Experiments performed on human tissue cultures indicate that treatment with zeolite clinoptilolite powder affects the proliferation and survival of various cancer cell lines (i.e. inhibits/blocks the growth of these cancer cells). Adding powdered zeolite clinoptilolite inhibited cancer cell proliferation in a concentration-dependent manner. The powder's observed mechanisms of action included: induction of inhibitors of cycline-dependent kinases, inhibition of B/Akt expression, modification of intracellular signaling pathways resulting in inhibition of survival signals and induction of tumor suppressor genes/proteins expression, as well as induction of programmed cell death.

Animal experimentation: zeolite clinoptilolite powder fights tumors and improves overall health status

Animal experiments[3] have provided evidence that beyond the positive results already obtained in human cell cultures, orally administered natural clinoptilolite is equally useful and non-toxic in the treatment of certain animals with cancer (clinoptilolite treatment of mice and rats suffering from a variety of tumors resulted in improvement in general health, extension of lifespan, and reduction in tumor size, with no negative effects observed).

While animal experimentation results do not necessarily translate into the same results in humans (in fact they frequently don't), interestingly, a number of dogs with spontaneous tumors (i.e. not artificially induced in the laboratory) greatly benefitted from treatment with finely ground clinoptilolite as well (see Dogs' cancer cure testimonials involving finely ground zeolites).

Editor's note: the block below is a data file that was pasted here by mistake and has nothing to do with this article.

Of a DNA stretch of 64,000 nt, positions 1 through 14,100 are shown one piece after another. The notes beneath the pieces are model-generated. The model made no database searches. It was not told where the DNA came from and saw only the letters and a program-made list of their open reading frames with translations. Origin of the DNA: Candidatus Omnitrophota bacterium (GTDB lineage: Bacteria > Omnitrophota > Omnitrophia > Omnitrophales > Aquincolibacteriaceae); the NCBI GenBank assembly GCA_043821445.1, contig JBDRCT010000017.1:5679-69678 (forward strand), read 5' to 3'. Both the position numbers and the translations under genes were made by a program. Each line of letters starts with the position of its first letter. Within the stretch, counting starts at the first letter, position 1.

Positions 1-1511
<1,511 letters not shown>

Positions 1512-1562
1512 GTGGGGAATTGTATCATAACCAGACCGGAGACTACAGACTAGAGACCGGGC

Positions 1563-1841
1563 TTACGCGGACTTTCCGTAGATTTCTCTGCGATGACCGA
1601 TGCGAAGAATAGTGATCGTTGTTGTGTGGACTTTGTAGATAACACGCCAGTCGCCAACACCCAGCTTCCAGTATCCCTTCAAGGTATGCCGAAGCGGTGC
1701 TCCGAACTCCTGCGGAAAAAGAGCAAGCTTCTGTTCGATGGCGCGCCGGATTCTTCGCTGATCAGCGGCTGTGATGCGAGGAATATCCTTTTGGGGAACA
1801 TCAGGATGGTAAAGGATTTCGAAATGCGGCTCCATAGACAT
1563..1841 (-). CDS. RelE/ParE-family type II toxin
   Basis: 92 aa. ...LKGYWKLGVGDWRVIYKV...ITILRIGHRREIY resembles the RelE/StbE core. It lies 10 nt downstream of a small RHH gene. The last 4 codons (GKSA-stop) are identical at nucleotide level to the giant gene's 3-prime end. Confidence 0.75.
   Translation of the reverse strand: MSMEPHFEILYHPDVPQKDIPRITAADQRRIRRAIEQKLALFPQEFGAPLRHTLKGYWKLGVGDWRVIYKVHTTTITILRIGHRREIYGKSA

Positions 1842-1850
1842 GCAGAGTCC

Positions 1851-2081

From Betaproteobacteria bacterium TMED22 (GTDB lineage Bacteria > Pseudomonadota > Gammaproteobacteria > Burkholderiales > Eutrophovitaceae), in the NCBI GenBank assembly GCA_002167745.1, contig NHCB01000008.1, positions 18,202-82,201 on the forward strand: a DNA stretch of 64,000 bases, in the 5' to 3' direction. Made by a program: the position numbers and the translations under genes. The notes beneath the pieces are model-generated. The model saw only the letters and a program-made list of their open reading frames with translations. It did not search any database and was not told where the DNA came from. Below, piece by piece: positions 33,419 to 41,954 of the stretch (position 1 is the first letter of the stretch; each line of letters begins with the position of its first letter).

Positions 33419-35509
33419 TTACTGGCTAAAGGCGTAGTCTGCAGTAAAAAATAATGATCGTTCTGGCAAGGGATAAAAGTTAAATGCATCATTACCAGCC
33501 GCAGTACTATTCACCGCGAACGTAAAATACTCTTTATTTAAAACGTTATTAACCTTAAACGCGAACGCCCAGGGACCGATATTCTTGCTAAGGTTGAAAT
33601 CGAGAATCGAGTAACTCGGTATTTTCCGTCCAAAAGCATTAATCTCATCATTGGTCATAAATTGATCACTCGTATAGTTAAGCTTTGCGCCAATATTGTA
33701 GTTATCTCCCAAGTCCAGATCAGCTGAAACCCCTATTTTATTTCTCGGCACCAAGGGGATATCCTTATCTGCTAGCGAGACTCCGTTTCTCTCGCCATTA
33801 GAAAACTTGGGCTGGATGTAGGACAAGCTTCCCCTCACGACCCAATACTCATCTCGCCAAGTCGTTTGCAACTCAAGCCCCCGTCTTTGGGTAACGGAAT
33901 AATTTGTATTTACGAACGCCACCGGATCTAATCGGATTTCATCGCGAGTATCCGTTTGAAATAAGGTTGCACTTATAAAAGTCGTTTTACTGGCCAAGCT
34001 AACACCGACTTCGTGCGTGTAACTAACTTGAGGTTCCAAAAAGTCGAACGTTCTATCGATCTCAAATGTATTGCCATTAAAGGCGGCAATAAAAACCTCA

Results in humans: dramatic successes with final-stage cancer patients

See Terminal cancer remissions thanks to tribomechanically activated zeolites: 5-months study shows brain cancer, lung cancer, gastro-intestinal cancer improved or healed, as well as More terminal cancer patients experiencing remission thanks to zeolites: observational studies show dramatic successes in prostate cancer, terminal kidney cancer, lung cancer and malignant melanoma.

More information on zeolites (clinoptilolite powder) and where you can buy quality zeolite powder

Before shopping for a zeolite product, be aware of the following points: